-Credit: Urban Dictionary

First of all, that definition is a little outdated. I mean, who still uses Livejournal? (I haven’t signed onto mine in almost 6 years now.) If you used Livejournal, you were most likely writing fanfiction (like I was). Livejournal, in my opinion, was used for people in different fandoms to connect and share their love for the fandom. I’m not sure if people still use it though… It’s kinda like a Xanga now. Like, who uses Xanga anymore? That’s like using a midi file for your website in 2013.

And you know you’re a fangirl/fanboy if you’ve ever used the word “glomp” in a sentence. Remember those good ol’ times when you saw that word on t-shirts at almost any convention?! Ahh… those were the days.

But now “glomp” is so 2003.

In case you don’t know what “glomp” means, glomp is basically a tackle hug. Only anime fans would know what this means because most anime always has a character glomping another character. You know how some people act out what they see on TV? Yeah, kinda applies here. If you still don’t really understand what glomping is, here’s an image I found on google on how to do it right.

Image

Scary, right? Especially if you’re the victim.

I always found it weird that not many of my friends really understood why I had so many obsessions and why I was so infatuated with the fandoms. I mean, if you find something you really love, like a sport, a book, a movie, etc., don’t you want to find out everything about it? For example, if you love basketball, don’t you want to watch ESPN and watch every highlight of everyday? Buy the games, wear the jerseys, tweet about it, tweet to your favorite player!? If you’ve done this, you can consider yourself a fangirl/fanboy. Because this is what fangirling is at the very core.

But I’d like to point out that there are different levels of fangirling. You have your extreme fangirls who sleep, breathe, eat their fandoms, and you have your mildly obsessed fangirls who don’t mind watching the series or movie over and over in the privacy of their own home but wouldn’t be caught DEAD at an event with other geeks in the fandom.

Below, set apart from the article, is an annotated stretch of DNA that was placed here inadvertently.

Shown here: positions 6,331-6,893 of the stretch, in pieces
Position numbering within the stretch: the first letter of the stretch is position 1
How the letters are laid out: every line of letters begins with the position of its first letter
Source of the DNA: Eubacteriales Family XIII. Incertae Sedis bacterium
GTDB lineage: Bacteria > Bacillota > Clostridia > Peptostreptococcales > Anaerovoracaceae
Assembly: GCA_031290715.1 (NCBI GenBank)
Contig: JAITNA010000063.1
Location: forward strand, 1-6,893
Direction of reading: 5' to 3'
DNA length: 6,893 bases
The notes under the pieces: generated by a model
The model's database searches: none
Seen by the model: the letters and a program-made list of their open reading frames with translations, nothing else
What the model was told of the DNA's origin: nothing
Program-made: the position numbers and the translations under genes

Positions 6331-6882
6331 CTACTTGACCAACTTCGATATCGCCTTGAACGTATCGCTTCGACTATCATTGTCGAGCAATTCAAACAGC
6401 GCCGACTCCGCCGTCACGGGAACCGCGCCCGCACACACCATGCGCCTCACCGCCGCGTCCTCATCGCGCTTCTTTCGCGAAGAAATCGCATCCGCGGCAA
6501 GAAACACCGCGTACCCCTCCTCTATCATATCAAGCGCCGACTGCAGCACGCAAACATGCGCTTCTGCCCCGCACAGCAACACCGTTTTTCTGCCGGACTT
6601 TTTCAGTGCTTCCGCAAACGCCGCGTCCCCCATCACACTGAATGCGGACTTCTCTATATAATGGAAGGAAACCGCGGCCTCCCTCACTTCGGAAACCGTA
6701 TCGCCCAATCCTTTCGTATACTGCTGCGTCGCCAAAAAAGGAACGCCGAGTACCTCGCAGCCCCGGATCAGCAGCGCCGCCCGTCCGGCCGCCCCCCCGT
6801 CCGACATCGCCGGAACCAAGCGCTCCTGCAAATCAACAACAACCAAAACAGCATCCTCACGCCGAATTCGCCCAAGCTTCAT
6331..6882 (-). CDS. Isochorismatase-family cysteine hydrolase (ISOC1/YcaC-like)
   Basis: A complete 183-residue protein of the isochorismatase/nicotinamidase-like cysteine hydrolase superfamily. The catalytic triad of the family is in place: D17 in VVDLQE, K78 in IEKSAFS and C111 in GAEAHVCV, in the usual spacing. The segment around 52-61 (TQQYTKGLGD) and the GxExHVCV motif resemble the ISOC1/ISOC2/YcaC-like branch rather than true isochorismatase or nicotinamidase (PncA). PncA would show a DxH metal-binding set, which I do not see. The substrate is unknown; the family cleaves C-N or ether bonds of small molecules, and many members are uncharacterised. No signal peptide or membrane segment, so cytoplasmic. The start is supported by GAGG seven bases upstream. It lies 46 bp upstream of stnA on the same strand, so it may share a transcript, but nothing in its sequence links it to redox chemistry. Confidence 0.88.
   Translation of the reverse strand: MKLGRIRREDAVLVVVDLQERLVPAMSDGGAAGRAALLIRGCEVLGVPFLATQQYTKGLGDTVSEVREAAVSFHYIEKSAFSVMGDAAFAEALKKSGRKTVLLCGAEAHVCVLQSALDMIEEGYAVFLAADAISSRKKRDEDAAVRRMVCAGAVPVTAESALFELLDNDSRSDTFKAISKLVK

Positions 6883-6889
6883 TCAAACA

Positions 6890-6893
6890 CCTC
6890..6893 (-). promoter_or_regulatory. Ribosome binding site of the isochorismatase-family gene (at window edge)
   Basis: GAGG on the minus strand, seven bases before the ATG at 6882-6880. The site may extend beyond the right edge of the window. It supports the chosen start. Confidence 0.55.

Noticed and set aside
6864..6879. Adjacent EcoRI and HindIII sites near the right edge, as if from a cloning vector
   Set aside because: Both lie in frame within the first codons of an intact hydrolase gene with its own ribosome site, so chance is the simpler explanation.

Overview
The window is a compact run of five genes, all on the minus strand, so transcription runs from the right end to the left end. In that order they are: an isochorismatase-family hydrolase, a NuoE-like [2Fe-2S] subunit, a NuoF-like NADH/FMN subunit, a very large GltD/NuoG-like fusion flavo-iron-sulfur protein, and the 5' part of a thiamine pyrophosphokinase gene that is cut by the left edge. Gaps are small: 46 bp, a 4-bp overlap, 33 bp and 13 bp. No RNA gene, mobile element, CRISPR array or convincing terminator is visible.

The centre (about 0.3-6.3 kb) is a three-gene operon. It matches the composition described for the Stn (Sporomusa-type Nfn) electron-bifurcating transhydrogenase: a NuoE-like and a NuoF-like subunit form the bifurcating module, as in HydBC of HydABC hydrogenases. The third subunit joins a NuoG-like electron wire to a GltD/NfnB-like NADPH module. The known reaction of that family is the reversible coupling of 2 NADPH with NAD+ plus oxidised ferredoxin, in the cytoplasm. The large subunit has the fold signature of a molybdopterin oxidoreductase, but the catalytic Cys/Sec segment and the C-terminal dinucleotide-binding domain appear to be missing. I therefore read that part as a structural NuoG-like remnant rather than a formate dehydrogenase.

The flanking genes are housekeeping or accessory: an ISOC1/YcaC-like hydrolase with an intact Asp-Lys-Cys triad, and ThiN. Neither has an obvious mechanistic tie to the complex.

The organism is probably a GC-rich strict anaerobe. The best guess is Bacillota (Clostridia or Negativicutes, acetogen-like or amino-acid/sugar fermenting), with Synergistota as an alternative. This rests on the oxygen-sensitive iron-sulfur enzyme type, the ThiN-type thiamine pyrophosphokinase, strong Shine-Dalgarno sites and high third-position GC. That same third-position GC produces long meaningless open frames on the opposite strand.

As you can see, there’s a spectrum and depending on how proud you are of your fandom, you may land differently on the spectrum than your friends.

As for me, I consider myself pretty extreme. I’m pretty vocal about what I love and I have no shame in telling people so. I go to anime conventions, I’ve cosplayed, I used to write fanfiction, I still READ fanfiction (both anime and Hunger Games), I’ve been to plenty of midnight premieres, I have a freakin’ Hunger Games tattoo, one of my sorority paddles is a Pikachu, and I follow all my idols on Twitter and tweet to them. And sometimes they tweet back! 😀

OH and I can probably quote some of my favorite Youtubers. Because I’ve watched their videos THAT much.

You can call me creepy all you want, but if you’ve already met me, I bet you didn’t know half these things that I do. I’m just good at integrating myself with society so that I don’t look like that awkward kid in the corner with no social skills. It’s definitely something I’ve had to perfect over the years. When I was a kid, I used to sing all the songs in my Rurouni Kenshin: Best Collection CD out loud to all my friends during recess.

Yeah, as if I wasn’t teased enough for being the asian kid.

So now that you know the art of fangirling, you may unleash your inner fangirl/fanboy out to the world. Let that fangirl converse with me sometime. Trust me, you’re not weird and you’re definitely not alone.

Hope everyone has had a great weekend! Happy Father’s Day to all the dads and moms out there!

-Alice